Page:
Forestry Code shouldn’t be sent to Parliament in its current form

The draft of the new Forestry Code, following the debates, was made public yesterday, with more than a three-month delay.  WWF warns that the current provisions generate more risks than solutions, even compared to those of the current Forestry Code, which was supposed to be changed.

“We know what needs to be done for forests. The new Forestry Code only had to transpose what was set by the National Forest Strategy 2030. Unfortunately, several strategic directions are not properly transposed or are even diverted. The draft creates more questions than gives clear guidelines for the development of subsequent legislation, which will have to include over 30 Government Decisions and Ministerial Orders.”

Here are some of the main problems that persist:

  • An uncontrolled increase of timber harvesting is legalized. It will be possible to cut more and cheaper, without taking into account the cumulative impact that logging will have at forest landscape level, with major risks related to forest conservation and the development of a sustainable bioeconomy.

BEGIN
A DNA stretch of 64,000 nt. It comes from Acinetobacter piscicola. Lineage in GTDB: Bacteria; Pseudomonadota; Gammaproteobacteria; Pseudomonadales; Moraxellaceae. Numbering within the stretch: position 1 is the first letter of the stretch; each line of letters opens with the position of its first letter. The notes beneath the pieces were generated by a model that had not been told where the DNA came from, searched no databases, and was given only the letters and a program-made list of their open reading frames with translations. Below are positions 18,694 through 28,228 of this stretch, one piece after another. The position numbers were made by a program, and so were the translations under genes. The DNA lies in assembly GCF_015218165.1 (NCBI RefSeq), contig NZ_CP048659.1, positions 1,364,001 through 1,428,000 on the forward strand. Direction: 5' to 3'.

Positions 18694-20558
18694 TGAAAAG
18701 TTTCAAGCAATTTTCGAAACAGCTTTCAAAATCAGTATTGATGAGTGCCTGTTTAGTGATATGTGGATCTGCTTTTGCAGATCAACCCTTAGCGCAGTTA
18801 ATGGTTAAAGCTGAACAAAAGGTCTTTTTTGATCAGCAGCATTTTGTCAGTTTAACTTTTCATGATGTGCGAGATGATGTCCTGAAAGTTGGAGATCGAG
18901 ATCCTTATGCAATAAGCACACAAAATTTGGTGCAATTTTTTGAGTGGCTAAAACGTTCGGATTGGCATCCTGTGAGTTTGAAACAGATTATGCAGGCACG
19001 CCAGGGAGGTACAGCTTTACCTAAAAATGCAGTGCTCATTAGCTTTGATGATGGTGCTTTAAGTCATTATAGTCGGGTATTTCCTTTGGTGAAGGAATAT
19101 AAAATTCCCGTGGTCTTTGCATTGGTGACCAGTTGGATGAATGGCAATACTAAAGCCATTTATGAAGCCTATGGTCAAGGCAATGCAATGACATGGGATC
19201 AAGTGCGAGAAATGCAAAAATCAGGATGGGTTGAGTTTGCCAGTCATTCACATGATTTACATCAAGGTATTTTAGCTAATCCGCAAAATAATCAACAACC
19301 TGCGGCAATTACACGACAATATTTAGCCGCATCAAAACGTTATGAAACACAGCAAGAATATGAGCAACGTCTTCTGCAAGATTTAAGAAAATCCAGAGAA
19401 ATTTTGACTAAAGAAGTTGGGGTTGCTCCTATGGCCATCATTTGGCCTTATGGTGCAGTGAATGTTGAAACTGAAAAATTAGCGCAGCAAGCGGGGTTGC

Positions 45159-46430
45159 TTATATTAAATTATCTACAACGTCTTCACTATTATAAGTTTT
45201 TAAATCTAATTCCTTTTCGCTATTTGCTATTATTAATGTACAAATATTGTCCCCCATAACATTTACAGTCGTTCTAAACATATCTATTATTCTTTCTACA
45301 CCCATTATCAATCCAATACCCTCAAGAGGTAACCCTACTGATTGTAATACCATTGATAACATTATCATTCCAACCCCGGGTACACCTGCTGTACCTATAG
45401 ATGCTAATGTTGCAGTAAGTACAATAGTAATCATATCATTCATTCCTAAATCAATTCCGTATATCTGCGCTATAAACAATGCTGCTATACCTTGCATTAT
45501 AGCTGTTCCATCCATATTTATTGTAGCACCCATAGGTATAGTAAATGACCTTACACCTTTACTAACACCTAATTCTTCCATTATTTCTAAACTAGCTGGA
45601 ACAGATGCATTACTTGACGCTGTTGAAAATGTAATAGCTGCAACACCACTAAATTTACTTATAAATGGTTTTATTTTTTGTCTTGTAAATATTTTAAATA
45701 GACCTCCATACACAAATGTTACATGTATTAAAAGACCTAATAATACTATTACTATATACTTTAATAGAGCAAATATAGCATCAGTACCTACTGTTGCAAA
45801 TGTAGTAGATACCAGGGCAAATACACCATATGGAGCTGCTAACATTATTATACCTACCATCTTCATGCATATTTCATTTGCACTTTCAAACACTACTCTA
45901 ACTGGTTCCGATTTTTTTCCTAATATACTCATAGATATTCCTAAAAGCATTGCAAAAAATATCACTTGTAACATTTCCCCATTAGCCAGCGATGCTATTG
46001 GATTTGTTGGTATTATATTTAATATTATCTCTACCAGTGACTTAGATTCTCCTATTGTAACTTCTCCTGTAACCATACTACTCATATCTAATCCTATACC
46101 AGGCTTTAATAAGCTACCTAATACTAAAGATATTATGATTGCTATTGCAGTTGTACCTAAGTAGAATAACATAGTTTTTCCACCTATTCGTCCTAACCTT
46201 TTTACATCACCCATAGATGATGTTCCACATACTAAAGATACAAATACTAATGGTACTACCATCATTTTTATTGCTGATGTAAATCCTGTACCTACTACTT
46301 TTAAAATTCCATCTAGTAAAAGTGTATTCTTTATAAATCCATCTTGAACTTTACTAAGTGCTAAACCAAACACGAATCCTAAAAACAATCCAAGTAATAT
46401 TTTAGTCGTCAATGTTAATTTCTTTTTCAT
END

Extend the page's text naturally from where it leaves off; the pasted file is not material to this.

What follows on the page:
“The need for wood on the Romanian market may double or triple in the coming years, but that does not mean that we have to cut our forests based on the opportunities seen by some investors. Forest management must take into account sustainability principles and not the momentary interests of small groups."

  • There is no clear reform of the system to fight illegal logging. We are left with the same inefficient system focused on marking trees, monetizing standing timber and identifying unmarked stumps. It is a system that does not produce conclusive evidence in court, does not act as prevention but, on the contrary, generates systemic conflicts of interest.
  • It doesn’t set sustainability criteria that promote cascading wood use and monetizing on superior wood.

Major issues are doubled by wording-related problems. Many times, the provisions aren’t unequivocally binding. They risk not producing legal effects and do not allow clear result indicators, to guide towards sustainable forest management.

WWF considers that the draft of the new Forestry Code should be revised in an integrated manner, through a unitary vision, closely following the red line set by the National Forestry Strategy. This draft should not get the green light from the ministries responsible for approving normative acts, so that it does not end up being adopted by the Government and sent to the Parliament.

Once in Parliament, it is unlikely that all these disparate amendments will succeed in transposing the strategic directions assumed by Romania and in giving the coherence and predictability necessary for an organic law. Our country has a historic opportunity now, which it should not waste.

Scroll to Top